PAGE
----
1911 Encyclopædia Britannica/Tilden, Samuel Jones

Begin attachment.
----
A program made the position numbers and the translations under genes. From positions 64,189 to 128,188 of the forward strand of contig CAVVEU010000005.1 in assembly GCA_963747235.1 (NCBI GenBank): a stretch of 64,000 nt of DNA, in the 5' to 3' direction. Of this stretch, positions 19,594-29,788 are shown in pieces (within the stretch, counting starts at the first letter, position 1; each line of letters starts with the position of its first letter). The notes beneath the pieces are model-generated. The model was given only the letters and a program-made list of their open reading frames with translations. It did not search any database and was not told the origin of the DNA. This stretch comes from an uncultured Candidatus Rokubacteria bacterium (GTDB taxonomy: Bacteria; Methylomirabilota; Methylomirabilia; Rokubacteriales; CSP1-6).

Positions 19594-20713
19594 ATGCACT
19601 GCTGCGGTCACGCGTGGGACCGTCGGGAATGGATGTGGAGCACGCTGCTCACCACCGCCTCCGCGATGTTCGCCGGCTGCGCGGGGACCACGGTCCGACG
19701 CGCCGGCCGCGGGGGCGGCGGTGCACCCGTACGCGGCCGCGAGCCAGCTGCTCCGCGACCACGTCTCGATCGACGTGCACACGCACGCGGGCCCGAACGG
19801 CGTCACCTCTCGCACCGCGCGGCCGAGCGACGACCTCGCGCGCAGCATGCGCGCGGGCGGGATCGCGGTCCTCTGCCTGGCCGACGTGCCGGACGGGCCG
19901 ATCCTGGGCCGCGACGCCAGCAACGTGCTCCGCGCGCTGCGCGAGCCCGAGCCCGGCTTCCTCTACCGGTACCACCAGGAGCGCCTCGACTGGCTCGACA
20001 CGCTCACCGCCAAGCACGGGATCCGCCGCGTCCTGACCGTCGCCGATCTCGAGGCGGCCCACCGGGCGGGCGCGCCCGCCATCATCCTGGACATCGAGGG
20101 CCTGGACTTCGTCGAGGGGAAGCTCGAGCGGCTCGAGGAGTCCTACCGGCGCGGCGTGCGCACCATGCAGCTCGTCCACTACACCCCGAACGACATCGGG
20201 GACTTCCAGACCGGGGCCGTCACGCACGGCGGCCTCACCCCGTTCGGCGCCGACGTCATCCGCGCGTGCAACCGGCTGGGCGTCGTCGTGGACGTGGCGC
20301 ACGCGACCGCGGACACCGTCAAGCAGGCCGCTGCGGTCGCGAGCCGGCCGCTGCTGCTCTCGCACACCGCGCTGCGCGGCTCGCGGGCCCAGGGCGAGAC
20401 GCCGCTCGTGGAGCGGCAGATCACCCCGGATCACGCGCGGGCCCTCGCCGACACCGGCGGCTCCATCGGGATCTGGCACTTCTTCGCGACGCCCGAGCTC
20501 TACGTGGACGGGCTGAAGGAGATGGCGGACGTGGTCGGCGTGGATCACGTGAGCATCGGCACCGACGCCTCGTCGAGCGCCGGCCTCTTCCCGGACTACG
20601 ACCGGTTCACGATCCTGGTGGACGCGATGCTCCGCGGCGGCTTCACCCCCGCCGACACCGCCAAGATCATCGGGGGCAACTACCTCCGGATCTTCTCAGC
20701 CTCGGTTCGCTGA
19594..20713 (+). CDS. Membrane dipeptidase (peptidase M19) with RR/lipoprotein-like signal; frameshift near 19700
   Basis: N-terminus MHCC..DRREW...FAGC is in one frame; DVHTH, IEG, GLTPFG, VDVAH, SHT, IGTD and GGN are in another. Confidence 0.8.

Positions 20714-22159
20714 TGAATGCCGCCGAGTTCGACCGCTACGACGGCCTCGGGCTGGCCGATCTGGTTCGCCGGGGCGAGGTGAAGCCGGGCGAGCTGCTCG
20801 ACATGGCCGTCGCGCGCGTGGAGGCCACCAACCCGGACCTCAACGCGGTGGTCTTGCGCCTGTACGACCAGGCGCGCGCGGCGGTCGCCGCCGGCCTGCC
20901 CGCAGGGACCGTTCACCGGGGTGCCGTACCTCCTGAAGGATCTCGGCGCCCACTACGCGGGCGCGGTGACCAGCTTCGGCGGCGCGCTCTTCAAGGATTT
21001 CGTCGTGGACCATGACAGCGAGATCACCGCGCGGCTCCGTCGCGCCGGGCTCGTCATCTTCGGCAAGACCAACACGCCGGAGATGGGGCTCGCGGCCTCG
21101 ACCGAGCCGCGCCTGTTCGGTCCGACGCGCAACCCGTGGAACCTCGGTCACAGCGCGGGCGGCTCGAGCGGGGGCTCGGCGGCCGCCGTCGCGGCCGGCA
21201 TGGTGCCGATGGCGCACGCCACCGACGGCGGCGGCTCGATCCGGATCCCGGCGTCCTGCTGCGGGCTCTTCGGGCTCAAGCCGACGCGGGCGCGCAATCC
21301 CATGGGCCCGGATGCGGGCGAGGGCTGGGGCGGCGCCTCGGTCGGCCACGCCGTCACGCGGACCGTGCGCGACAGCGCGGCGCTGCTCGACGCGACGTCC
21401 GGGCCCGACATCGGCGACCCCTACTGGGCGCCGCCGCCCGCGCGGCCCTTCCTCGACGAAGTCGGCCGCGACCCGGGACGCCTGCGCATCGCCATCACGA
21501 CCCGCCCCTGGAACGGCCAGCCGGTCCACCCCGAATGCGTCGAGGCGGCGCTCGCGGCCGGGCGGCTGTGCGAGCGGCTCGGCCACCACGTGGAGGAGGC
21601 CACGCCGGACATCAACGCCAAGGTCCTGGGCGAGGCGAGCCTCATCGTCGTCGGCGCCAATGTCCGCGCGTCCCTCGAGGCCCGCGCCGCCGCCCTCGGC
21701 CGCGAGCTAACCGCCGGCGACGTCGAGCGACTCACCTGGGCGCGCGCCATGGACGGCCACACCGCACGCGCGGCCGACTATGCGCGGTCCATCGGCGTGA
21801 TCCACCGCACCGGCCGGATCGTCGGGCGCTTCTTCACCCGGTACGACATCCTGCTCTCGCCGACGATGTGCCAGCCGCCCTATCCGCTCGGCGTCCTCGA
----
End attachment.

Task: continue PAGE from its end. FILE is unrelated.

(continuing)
TILDEN, SAMUEL JONES (1814-1886), American statesman, was born at New Lebanon, New York, on the 9th of February 1814. In 1834 he entered Yale University, but soon withdrew on account of ill health, and later studied in the University of the City of New York. He was admitted to the bar in 1841, and rose rapidly to the front rank. In the financial troubles between 1850 and 1860 it is said that more than half the railways north of the Ohio river and between the Hudson and the Missouri rivers were at some time his clients. In spite of his activity at the bar, Tilden maintained an interest in politics, serving in the State Assembly in 1846 and in the state constitutional conventions of 1846 and 1867. In 1848, largely on account of his personal attachment to Martin Van Buren, he participated in the revolt of the “Barnburner” or free-soil faction of the New York Democrats, and in 1855 was the candidate of the “softshell,” or anti-slavery, faction for attorney-general of the state. During the Civil War, although he opposed several of the war measures of President Lincoln's administration, he gave the Union cause his heartiest support. In 1866 Tilden became chairman of the Democratic state committee, and soon came into conflict with the notorious “Tweed ring” of New York City. As the “ring” could be destroyed only by removing the corrupt judges who were its tools, Tilden, after entering the Assembly in 1872 to promote the cause of reform, took a leading part in their impeachment. By analysing the bank accounts of certain members of the “ring,” he obtained legal proof of the principle on which the spoils had been divided. His fame as a reformer brought him to the governor's chair in 1874, and he at once gave his attention to a second set of plunderers — the “canal ring,” made up of members of both parties who had been systematically robbing the state through the maladministration of its canals — and succeeded in breaking them up. In 1876 the Democrats nominated him for the presidency, the Republicans nominating Rutherford B. Hayes of Ohio. The result was the disputed election of 1876, when two sets of returns were sent to Washington from the states of Florida, Louisiana, South Carolina and Oregon. As the Federal Constitution contained no provision for settling a dispute of this kind the two houses of Congress agreed to the appointment of an extra-constitutional body, the “Electoral Commission” (q.v.) which decided all the contests in favour of the Republican candidates. Tilden counselled his followers to abide quietly by the result. In 1878 the New York Tribune (Republican) published a series of telegraphic despatches in cipher, accompanied by translations, by which it attempted to prove that during the crisis following the election Tilden had been negotiating for the purchase of the electoral votes of South Carolina and Florida. Tilden denied emphatically all knowledge of such despatches, and appeared voluntarily before a Congressional sub-committee in New York City to clear himself of the charge. The attempts to implicate him in corrupt transactions were not successful; but his political opponents endeavoured to make capital in subsequent campaigns, out of the “Cipher Dispatches.” The remainder of his life was spent in retirement at his country home, Greystone, near Yonkers, New York, where he died on the 4th of August 1886. Of his fortune (estimated at $5,000,000) approximately $4,000,000 was bequeathed for the establishment and maintenance of “a free public library and reading-room in the City of New York”; but, as the will was successfully contested by relatives, only about $2,000,000 of the bequest was applied to its original purpose; in 1895 the Tilden Trust was combined with the Astor and Lenox libraries to form the New York Public Library.